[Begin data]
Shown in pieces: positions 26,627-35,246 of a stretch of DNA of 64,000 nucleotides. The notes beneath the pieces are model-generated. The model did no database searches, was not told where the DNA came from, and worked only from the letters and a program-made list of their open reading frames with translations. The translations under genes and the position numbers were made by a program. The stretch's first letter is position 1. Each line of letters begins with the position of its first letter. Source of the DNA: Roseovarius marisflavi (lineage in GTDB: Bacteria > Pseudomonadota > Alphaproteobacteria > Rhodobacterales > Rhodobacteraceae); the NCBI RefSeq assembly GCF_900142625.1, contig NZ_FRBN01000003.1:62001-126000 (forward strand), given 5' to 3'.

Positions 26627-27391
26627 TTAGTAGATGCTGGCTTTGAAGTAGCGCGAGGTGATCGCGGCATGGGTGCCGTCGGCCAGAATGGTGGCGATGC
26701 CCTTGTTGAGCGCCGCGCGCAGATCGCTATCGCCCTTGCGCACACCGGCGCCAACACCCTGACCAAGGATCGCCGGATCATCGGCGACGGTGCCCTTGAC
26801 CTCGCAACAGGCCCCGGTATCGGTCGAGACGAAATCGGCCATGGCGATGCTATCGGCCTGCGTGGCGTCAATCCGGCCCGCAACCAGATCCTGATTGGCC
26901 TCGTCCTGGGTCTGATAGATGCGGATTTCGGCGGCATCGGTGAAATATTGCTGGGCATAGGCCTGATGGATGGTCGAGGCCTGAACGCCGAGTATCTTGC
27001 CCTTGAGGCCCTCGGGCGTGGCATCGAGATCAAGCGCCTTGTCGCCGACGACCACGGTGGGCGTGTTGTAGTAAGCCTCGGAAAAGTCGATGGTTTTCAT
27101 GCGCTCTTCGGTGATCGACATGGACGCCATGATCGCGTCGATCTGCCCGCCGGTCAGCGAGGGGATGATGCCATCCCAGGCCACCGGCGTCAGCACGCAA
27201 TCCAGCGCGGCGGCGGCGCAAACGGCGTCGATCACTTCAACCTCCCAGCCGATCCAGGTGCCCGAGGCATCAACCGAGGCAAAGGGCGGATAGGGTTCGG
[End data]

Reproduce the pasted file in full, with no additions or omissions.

Shown in pieces: positions 26,627-35,246 of a stretch of DNA of 64,000 nucleotides. The notes beneath the pieces are model-generated. The model did no database searches, was not told where the DNA came from, and worked only from the letters and a program-made list of their open reading frames with translations. The translations under genes and the position numbers were made by a program. The stretch's first letter is position 1. Each line of letters begins with the position of its first letter. Source of the DNA: Roseovarius marisflavi (lineage in GTDB: Bacteria > Pseudomonadota > Alphaproteobacteria > Rhodobacterales > Rhodobacteraceae); the NCBI RefSeq assembly GCF_900142625.1, contig NZ_FRBN01000003.1:62001-126000 (forward strand), given 5' to 3'.

Positions 26627-27391
26627 TTAGTAGATGCTGGCTTTGAAGTAGCGCGAGGTGATCGCGGCATGGGTGCCGTCGGCCAGAATGGTGGCGATGC
26701 CCTTGTTGAGCGCCGCGCGCAGATCGCTATCGCCCTTGCGCACACCGGCGCCAACACCCTGACCAAGGATCGCCGGATCATCGGCGACGGTGCCCTTGAC
26801 CTCGCAACAGGCCCCGGTATCGGTCGAGACGAAATCGGCCATGGCGATGCTATCGGCCTGCGTGGCGTCAATCCGGCCCGCAACCAGATCCTGATTGGCC
26901 TCGTCCTGGGTCTGATAGATGCGGATTTCGGCGGCATCGGTGAAATATTGCTGGGCATAGGCCTGATGGATGGTCGAGGCCTGAACGCCGAGTATCTTGC
27001 CCTTGAGGCCCTCGGGCGTGGCATCGAGATCAAGCGCCTTGTCGCCGACGACCACGGTGGGCGTGTTGTAGTAAGCCTCGGAAAAGTCGATGGTTTTCAT
27101 GCGCTCTTCGGTGATCGACATGGACGCCATGATCGCGTCGATCTGCCCGCCGGTCAGCGAGGGGATGATGCCATCCCAGGCCACCGGCGTCAGCACGCAA
27201 TCCAGCGCGGCGGCGGCGCAAACGGCGTCGATCACTTCAACCTCCCAGCCGATCCAGGTGCCCGAGGCATCAACCGAGGCAAAGGGCGGATAGGGTTCGG